Exploratory analyses

Computational modeling

We found in our behavioral analysis that the mean JoA depended on both delay and noise, meeting our first criterion for JoAs being metacognitive. This allowed us to move on to our second test-criterion and investigate whether there are strictly metacognitive computations underlying agency judgments. In order to test our second criterion, namely, whether JoAs can be explained by the same computations as confidence, we compared two possible models of agency ratings (the Second-order model and the First-order model, Figure 3A), that differed in their predicted distributions of JoAs across noise conditions and delays (Figure 3B). Both models could in principle account for the observed interaction effect between noise and delay on JoA, satisfying the first criterion. However, only the Second-order model required participants to be able to reflect on the noise of their own sensory processing. The Second-order model assumed that agency ratings behave like confidence as described by Bayesian-confidence models, namely as the posterior probability that a decision is correct, given the strength of the internal evidence and the decision (Navajas et al., 2017; Sanders et al., 2016). The computation of this probability requires the observer to have second-order access to estimate their own sensory noise (Figure 3A), beyond just adopting precision-weighted cues from the lower level. So, in this model, JoAs are metacognitive because they require a representation of the precision of the first-order agency signal.

Models and Predictions.

(A) Two models of JoAs. In the Second-order model of agency, JoA reflects the posterior probability of the detection decision being correct, given the choice and internal evidence. The Gaussian distributions are probability distributions of the internal comparator signal. The dashed colored lines indicate the criteria, or the thresholds on the internal signal axis that delineate the different JoA values. These are spaced linearly in probability space, so their positions on the internal signal space change with noise level. The solid colored lines show the expected JoAs as a function of internal signal strength. In the First-order model of agency, JoA reflects a first-order estimate of delay compared to the criterion, not based on noise. However, the criteria are spread evenly across the range of signals within each noise level, such that they interact with noise level only due to a rescaling of ratings. The solid colored lines show the predicted JoA as a function of internal signal strength. Note that this function is linear but still interacts with noise, due to the rescaling. (B) Example model predictions. To illustrate the predictions of each of the models, we chose representative parameter values to run simulations. These values fall within the range of the values resulting from the model fits to participants’ data. Predicted distributions of JoAs per delay and noise condition are shown as densities.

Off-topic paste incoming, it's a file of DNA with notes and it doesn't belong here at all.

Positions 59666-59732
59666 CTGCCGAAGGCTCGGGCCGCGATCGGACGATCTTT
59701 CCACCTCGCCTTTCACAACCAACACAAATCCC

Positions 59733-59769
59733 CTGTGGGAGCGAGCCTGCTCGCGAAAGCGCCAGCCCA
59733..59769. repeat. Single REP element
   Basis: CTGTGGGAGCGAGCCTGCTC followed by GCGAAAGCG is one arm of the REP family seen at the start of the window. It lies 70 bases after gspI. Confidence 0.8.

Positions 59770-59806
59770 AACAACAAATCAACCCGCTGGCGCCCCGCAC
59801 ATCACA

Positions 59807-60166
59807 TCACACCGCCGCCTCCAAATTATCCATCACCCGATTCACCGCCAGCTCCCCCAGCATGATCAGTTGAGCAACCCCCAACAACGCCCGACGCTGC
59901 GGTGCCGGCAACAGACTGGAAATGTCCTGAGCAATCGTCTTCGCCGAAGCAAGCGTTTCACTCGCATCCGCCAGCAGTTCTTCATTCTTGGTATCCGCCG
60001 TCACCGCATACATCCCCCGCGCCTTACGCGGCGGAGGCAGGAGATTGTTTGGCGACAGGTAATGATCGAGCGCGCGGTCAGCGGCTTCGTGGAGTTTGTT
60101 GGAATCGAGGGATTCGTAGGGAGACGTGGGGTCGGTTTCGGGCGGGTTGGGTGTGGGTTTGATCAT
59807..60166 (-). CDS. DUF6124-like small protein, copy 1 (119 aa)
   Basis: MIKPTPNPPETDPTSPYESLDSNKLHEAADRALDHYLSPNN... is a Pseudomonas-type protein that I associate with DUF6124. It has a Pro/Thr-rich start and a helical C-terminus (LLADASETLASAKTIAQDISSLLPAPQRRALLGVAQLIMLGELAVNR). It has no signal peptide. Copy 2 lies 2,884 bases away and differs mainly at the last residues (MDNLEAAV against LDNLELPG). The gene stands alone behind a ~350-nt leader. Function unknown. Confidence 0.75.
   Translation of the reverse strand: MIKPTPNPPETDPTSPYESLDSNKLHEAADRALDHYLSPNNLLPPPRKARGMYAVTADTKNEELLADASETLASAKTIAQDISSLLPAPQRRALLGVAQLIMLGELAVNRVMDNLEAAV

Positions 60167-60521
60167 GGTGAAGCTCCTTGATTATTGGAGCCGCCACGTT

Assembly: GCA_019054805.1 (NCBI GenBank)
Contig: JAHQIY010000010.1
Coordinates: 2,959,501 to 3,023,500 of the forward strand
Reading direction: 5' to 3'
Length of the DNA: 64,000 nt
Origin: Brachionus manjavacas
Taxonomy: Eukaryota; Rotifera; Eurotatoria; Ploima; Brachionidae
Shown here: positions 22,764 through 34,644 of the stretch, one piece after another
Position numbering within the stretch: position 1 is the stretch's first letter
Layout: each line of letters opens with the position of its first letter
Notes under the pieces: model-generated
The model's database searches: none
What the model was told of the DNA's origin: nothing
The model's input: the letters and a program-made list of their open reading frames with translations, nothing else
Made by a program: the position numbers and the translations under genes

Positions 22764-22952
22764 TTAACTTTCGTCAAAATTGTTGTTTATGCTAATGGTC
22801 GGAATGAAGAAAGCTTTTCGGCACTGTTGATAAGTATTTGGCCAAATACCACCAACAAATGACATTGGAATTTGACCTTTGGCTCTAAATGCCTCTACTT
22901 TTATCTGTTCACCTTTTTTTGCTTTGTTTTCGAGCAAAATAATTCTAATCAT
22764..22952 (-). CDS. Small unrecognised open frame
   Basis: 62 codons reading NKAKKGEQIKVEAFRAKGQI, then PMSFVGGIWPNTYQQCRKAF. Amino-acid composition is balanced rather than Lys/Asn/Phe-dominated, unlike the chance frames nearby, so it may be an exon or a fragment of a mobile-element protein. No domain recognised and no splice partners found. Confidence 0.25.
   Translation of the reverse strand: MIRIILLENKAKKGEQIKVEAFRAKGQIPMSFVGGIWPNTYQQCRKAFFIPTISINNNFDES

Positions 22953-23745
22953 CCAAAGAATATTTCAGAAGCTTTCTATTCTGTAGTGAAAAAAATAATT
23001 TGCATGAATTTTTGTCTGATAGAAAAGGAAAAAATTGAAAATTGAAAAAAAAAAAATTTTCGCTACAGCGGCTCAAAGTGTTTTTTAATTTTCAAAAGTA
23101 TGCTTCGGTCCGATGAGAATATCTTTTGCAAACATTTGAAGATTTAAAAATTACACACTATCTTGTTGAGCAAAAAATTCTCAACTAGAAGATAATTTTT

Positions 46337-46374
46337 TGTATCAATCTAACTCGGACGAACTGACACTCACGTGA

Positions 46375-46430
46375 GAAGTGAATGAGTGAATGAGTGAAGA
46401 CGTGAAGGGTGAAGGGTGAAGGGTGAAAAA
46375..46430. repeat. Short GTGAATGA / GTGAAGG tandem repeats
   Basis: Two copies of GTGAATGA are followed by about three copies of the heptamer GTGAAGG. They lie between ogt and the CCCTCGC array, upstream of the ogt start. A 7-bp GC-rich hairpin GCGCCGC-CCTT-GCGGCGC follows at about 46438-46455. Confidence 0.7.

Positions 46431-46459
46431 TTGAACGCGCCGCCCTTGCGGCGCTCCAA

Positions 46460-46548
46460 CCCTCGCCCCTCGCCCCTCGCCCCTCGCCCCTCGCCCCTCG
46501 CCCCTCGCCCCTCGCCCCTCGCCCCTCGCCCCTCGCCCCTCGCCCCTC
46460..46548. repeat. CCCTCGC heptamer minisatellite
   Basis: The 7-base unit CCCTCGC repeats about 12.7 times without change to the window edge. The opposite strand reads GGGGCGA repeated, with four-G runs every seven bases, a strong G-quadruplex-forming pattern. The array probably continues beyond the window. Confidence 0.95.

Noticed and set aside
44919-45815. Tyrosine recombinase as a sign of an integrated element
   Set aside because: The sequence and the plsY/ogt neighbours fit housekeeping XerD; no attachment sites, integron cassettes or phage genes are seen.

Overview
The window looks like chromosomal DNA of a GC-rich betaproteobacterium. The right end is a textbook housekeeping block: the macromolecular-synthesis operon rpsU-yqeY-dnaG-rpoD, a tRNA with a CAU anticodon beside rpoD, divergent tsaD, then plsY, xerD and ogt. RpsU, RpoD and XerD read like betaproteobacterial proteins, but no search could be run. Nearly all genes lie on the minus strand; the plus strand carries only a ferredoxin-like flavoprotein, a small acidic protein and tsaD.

As an alternative, we considered the First-order model, which parallels the Second-order one except that ratings are based on first-order point-estimates of evidence and therefore do not factor in metacognitive estimates of sensory noise (Figure 3A). This First-order model accounts for the observed relationship between noise and JoAs by considering that participants might simply treat the noise conditions independently. In practical terms, this implies that participants judged agency in low-noise trials relative to one another, and high-noise trials relative to one another. Although our design aimed to prevent this by interleaving the conditions, it is still possible that participants did this to some extent, as our noise manipulation was visually very apparent. Critically, this condition-dependent scaling is achieved without making any estimates of the sensory noise of the conditions. The only role noise plays in this model is to make the conditions distinguishable from one another such that participants might treat them independently and use the rating scale accordingly. This means that in each condition, the maximum of the scale, or a ‘6’, refers to the maximum agency experienced only within trials of that condition. Therefore, in the First-order model, a ‘6’ may differ between conditions in terms of the actual strength of the agency experience. In contrast, in the Second-order model, a JoA of ‘6’ would always reflect the same perceived level of certainty about the agency decision and hence the same agency experience, since JoAs combine the evidence strength and sensory noise.